Termite Monitors Role
In the overview of termite defence, what is the role of termite monitors and, do they increase risk by enticing or encouraging termites up closer to your house?
Important Factors For Termite Treatment
A long answer has merit because termites can cost you difficult-to-find tens of $thousands. You need to understand the important factors for informed decision making. Here goes:
Let’s start with the building codes. The first Australian Standard on termites was written in the early 1950s. Its goal was to ensure that if termites wanted to get to the timbers up in a building, they had to build their tunnels around or over physical barriers (such as ant caps) where they could be seen during the recommended annual (at least) termite inspection. Of course, if no one checked, the termites would keep eating and the repair bill would climb.
So for the last 60+ years, physical barriers have been a mandated part of building practice.
Insecticides with long residual life also became available in the early 1950s and became a requirement in the 1960s when slab floors became the norm for house construction.
Part 1: Insecticidal Barriers
The biggest problem with complying with the Australian Standard for insecticidal barriers was that it was to be done in two parts. Part 1 was the application to the soil after all the plumbing/draining was in place and before the membrane went down followed by the steel reinforcing and the concrete pour. Part 1 could be reasonably controlled by the building contractor who coordinated the various trades.
Part 2: Termite Management
Part 2 has always been a problem. The insecticide had to be soaked into the soil at the rate of 5 litres per lineal metre around the edge of the slab. The Part 2 application didn’t always happen. If it did, it was almost a miracle because, after the slab was sufficiently cured, the carpenters began putting up the framework followed by electricians and plumbers doing their things. Then the bricks were delivered on-site and placed close to the slab so the brickies and their labourers could do their thing. And, as soon as a wall was finished, concreters wanted to lay paths and driveways right up to the slab. So when was the pestie supposed to apply the perimeter barrier? And would it survive the thousands of tradie footmarks and the disturbance from levelling or grading prior to laying the paths and driveways?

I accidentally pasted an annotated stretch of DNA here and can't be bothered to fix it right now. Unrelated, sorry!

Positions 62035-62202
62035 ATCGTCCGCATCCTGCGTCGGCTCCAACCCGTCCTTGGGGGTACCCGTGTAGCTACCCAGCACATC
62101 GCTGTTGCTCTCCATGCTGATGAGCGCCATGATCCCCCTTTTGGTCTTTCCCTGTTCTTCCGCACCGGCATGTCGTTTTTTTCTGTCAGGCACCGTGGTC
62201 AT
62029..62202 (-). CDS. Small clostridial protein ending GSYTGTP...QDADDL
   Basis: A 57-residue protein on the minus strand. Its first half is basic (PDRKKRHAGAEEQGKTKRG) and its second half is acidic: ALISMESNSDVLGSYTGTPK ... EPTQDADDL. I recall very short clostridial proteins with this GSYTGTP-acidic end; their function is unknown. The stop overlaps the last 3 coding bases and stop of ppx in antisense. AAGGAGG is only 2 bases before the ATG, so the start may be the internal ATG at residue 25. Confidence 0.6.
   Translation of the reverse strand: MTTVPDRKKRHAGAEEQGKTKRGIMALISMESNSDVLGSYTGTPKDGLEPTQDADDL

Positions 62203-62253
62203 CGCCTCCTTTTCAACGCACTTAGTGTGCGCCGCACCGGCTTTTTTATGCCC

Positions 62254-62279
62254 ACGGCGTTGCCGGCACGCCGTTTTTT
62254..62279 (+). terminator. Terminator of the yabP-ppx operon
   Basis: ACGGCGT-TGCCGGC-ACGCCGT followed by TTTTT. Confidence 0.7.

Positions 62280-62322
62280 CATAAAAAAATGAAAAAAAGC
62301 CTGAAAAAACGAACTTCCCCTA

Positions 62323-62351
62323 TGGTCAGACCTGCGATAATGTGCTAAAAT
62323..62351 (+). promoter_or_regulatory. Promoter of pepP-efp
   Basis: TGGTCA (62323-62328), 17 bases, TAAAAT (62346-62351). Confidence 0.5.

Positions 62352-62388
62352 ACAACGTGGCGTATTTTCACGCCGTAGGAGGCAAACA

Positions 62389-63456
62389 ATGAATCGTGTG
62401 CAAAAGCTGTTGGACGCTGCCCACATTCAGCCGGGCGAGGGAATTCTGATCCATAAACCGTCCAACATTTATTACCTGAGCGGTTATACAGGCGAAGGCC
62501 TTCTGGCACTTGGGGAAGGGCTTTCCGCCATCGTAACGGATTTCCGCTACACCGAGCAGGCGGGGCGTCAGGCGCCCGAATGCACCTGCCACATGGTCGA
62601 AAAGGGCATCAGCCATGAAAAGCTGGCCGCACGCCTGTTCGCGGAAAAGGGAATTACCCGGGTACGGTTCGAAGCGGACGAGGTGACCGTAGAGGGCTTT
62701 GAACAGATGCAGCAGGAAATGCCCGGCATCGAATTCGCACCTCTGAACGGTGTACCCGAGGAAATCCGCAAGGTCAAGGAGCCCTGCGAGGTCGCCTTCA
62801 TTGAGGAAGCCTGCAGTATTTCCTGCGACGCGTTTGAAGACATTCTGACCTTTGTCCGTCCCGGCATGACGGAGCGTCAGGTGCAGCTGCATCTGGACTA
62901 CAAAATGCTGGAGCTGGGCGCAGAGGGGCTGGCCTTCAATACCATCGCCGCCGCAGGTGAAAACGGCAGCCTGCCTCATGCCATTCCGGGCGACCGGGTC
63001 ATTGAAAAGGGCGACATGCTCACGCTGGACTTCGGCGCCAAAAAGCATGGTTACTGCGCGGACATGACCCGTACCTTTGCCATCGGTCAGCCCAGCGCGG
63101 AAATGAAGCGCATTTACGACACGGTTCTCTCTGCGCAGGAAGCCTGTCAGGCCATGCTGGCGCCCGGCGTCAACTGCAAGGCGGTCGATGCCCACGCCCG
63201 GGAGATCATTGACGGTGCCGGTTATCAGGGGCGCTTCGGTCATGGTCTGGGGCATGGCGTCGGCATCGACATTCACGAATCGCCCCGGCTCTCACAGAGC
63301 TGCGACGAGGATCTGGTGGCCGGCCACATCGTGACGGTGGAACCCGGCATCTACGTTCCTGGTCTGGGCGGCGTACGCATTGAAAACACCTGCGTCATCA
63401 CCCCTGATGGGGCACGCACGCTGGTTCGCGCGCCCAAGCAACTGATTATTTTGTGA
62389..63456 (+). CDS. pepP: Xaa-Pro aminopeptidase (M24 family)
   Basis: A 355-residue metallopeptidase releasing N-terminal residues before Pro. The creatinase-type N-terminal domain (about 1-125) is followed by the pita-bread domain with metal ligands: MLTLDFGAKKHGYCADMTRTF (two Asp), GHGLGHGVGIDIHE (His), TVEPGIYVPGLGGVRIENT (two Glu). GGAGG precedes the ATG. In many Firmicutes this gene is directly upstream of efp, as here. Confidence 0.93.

As Part 2 is so often a debacle, any pestie, when called in to take on the termite management of a property they were not involved with during construction, always prudently declines to take on the responsibility unless they first do what they can to re-apply the perimeter barrier. This second try is seldom able to provide a 100% continuous belt of poisoned soil even with drilling through paths and tiling. And it is usual for them to quote to install a series of in-ground monitors around the garden areas as well because monitors are another ‘hurdle’ to reduce the termite pressure on the building.
So much for the building codes, what about the termites?